Mary Cain comes out with allegations about the questionable coaching techniques of Alberto Salazar related to weight shaming. This resulted in her dealing with some serious issues with depression and quitting the Nike Oregon Project team. A bright side to what she went through means that it is bringing to light problems with abusive coaches and sponsorship deals. More athletes are talking about mental health and eating disorders including Amelia Boone who openly shared about her long-time eating disorder and the treatment that she’s gone through.

    Another Nike related controversy that was brought to light was their pregnancy clause in contracts with women athletes. Alysia Montano shared an issue few knew about. Female athletes were being punished for getting pregnant. Montaño said that when she told Nike that she wanted to have a baby, the brand told her it would pause her sponsorship deal and stop paying her. She left Nike to sign with Asics, who she said also threatened to stop paying her during her recovery after childbirth. Other athletes including Allyson Felix and Kara Goucher have also spoken out about what they experienced. Nike has said that it would waive performance-pay reductions for 12 months for athletes “who decide to have a baby” and will add terms that reinforce the policy for female athletes into contracts.

    Shalane Flannigan announces her decision to retire from elite running.

    Gabriele Grunewald, pro middle distance runner, who trained and raced through treatment for a rare cancer, died in June at the age of 32 in her home state of MN. She inspired fans with her message of hope and resilience and that it was okay to struggle. She is quoted in Outside Online as saying, “In my previous cancer experiences, it wasn’t easy but I tried my best and I was able to do so many things that I would not have done had I just given up on my life when it was hard. So I guess my message is that it’s okay to struggle, but it’s not okay to give up on yourself or your dreams. My story is about cancer, but anybody has tough stuff in their life.” Her message and the mantra “Brave like Gabe” continues to inspire runners to be their best and her husband Justin plans to continue her foundation Brave Like Gabe.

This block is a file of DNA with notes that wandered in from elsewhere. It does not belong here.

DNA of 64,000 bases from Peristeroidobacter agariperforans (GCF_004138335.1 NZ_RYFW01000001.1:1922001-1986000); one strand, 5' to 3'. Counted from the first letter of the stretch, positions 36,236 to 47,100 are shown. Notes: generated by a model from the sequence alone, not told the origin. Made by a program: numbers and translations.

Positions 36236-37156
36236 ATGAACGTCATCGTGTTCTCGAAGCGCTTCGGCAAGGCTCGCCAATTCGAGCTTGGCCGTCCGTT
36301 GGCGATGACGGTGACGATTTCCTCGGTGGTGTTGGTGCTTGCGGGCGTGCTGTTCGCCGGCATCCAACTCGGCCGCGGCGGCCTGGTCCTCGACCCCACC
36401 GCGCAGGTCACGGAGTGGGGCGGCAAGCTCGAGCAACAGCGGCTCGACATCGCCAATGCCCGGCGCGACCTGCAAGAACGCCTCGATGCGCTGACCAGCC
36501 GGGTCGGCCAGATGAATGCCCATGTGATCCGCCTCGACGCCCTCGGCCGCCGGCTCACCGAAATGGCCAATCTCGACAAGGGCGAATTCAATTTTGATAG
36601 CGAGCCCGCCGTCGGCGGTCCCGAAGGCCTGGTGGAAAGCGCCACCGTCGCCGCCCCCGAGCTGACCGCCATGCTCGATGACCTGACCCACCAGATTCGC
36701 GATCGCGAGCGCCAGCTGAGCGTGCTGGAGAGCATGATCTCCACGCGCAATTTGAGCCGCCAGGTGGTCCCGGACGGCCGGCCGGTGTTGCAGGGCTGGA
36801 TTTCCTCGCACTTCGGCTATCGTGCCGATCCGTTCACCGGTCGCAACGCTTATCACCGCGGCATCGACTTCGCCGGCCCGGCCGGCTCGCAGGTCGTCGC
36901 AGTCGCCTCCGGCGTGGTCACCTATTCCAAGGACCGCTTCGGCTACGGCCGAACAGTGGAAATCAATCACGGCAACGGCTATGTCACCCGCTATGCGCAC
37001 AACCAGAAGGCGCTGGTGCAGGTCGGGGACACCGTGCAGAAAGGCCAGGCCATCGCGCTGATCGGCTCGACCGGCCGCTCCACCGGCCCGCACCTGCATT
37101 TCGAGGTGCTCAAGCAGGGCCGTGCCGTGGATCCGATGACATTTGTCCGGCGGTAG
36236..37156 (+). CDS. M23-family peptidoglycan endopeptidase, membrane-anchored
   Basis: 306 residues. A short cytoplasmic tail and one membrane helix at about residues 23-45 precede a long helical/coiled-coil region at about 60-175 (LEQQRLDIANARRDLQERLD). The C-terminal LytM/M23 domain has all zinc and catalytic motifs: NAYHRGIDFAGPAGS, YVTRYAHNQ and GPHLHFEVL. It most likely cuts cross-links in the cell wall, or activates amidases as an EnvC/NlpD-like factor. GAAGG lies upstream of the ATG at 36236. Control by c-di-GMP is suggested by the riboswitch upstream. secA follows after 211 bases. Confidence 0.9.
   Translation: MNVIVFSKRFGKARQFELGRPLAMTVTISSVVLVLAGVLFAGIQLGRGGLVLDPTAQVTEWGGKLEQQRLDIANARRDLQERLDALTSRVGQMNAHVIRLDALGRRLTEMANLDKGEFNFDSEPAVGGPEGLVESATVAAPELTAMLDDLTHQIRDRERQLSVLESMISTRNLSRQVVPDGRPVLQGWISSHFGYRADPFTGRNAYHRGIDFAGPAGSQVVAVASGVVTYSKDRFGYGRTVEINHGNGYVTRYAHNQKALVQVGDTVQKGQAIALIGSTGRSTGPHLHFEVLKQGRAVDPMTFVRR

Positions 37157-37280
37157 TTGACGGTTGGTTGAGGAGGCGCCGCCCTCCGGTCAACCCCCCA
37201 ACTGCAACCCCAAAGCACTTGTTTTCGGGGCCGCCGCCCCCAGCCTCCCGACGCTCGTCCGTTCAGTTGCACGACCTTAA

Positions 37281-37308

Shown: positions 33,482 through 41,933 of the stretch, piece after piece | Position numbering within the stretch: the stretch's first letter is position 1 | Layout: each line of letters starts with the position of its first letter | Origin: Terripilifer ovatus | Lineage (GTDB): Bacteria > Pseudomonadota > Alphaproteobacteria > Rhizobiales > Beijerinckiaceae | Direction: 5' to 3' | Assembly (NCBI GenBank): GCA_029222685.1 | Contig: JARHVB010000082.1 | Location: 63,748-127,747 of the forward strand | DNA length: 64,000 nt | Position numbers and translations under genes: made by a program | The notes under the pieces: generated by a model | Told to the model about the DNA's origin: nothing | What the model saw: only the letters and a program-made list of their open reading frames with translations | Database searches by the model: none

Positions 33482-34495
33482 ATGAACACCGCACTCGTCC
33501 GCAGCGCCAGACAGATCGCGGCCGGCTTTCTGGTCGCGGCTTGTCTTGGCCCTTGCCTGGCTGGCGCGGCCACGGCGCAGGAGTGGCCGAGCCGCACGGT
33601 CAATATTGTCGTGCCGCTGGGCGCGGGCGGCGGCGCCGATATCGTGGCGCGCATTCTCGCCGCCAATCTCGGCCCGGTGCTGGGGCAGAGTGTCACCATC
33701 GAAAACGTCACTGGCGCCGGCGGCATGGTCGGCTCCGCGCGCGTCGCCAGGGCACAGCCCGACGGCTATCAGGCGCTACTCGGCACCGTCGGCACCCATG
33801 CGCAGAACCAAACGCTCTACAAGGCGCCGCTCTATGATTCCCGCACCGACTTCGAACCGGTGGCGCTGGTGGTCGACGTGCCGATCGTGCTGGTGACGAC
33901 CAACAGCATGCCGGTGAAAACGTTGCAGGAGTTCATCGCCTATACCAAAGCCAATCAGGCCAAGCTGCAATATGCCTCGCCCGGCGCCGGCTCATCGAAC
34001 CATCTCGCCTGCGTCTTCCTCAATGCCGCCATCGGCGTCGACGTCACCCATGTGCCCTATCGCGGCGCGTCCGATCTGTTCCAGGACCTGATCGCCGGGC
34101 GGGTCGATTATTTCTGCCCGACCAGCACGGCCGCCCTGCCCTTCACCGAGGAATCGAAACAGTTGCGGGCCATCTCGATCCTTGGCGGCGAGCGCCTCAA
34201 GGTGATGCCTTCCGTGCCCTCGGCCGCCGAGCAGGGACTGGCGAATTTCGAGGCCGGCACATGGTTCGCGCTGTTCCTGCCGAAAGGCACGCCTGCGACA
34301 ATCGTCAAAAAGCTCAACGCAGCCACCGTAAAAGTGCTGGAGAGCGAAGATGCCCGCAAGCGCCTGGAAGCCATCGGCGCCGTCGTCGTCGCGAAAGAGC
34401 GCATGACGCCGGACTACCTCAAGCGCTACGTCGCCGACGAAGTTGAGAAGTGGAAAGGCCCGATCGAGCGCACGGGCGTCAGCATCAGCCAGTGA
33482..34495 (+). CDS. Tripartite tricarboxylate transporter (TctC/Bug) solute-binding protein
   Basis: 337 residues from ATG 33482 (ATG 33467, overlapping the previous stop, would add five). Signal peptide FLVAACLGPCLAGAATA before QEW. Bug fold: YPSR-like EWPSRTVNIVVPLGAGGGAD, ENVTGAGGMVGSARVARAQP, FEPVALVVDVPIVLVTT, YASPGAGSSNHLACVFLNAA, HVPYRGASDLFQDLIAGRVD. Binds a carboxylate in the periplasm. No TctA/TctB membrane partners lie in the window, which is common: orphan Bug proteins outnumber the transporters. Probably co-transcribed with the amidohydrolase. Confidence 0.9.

photo credit:

    Kara Goucher debuted in trail races with the Leadville Marathon in Colorado. Bouts of vomiting from altitude sickness made the Olympian consider dropping out but she pushed through for a fifth place finish and first in her AG with a time of 3:54. She calls it the “hardest thing I ever accomplished.”

    The movie “Brittany Runs a Marathon” was released this year. It’s a drama/comedy about a woman who gets a wake up call when she realizes how unhealthy her body and lifestyle have become. With a motivation to lose weight she starts running with the eventual goal of completing the NYC Marathon.

    The Bizarre and Unbelievable

    31-year-old Travis Kauffman from Colorado was trail running when he was attacked by a mountain lion. He managed to fight back and killed the lion in self-defense. The attack required 20 plus stitches to puncture wounds on his face, legs, and arms. He gave an interview 10 days after the attack and said that he’s recovering well, has been running three times since the incident, and has been back to the scene of the attack.

    In June a trail runner was attacked and gored by bison in a Utah State Park where he has run hundreds of times. One animal impaled Kyler Bourgeous with its horns and left hoof prints on his back and head. “I thought I was gonna die right there” he said. “I thought my situation was just a freak accident,” Bourgeous told The Washington Post on Monday night. “But apparently, they’re a lot more aggressive than I ever thought.” After recovering from a collapsed lung and cracked rib he worked up the nerve to return a few months later bringing his girlfriend Kayleigh Davis along for a hike. Unfortunately she became the park’s second bison attack of the year. An enormous animal turned on her and charged, throwing her about 15 feet in the air. Although in tremendous pain, she tried not to move or make any noise once she hit the ground. “He was hanging over me, sniffing me for a minute, and he was digging like he was about to charge again,” Davis said. When Bourgeous found her, Davis was bleeding from her left thigh, where the bison had gored her. She had also broken her right ankle, ruining her plans to run in a spring half-marathon. She was airlifted to a local hospital. Kyler said he’s not sure he’ll ever return to the park.

    Caitlin Keen, age 26, was running along Fort Worth’s Trinity Trails when a pit bull mix attacked her. The dog repeatedly jumped on her and bit her on the back and arms before a passerby was able to rush to her aid and subdue the dog. The attack caused injuries requiring 21 stitches in six spots. After healing up Keen stayed focused on her goal races which includes looking forward to the upcoming US Olympic Trial marathon.